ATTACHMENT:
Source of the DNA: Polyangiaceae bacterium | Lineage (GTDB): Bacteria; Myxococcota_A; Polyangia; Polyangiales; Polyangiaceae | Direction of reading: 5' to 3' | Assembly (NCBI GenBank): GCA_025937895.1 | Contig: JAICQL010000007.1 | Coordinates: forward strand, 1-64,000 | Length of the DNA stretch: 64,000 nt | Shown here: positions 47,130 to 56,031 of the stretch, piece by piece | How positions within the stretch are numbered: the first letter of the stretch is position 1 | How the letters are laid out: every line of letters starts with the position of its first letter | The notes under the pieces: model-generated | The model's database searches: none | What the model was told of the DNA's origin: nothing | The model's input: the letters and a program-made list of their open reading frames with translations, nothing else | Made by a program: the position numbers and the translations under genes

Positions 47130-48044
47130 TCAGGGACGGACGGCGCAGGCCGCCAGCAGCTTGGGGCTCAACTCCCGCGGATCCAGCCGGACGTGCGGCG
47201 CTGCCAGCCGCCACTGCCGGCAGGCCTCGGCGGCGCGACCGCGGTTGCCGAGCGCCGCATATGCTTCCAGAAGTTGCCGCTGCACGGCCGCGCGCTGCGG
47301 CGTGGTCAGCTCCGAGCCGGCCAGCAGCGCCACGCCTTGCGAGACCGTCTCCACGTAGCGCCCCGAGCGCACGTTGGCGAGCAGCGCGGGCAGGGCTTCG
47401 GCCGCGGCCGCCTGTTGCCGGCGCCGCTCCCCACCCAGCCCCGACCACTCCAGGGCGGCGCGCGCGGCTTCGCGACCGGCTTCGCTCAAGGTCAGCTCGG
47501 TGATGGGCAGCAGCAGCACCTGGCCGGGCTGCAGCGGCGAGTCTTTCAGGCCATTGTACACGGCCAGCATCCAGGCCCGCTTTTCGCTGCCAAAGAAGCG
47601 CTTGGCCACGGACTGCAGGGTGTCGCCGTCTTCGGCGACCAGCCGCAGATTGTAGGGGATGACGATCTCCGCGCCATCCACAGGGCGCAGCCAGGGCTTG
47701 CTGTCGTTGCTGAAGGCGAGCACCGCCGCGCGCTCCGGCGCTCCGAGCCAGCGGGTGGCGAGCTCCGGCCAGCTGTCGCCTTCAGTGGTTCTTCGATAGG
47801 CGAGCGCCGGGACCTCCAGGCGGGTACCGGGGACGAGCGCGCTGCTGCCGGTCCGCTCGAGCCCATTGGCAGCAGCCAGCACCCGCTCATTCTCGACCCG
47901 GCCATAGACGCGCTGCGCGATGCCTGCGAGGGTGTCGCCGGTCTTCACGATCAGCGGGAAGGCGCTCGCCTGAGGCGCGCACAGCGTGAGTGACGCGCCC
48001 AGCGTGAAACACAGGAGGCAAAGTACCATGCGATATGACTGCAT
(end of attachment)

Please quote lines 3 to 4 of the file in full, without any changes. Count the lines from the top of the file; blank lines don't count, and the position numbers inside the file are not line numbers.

47130 TCAGGGACGGACGGCGCAGGCCGCCAGCAGCTTGGGGCTCAACTCCCGCGGATCCAGCCGGACGTGCGGCG
47201 CTGCCAGCCGCCACTGCCGGCAGGCCTCGGCGGCGCGACCGCGGTTGCCGAGCGCCGCATATGCTTCCAGAAGTTGCCGCTGCACGGCCGCGCGCTGCGG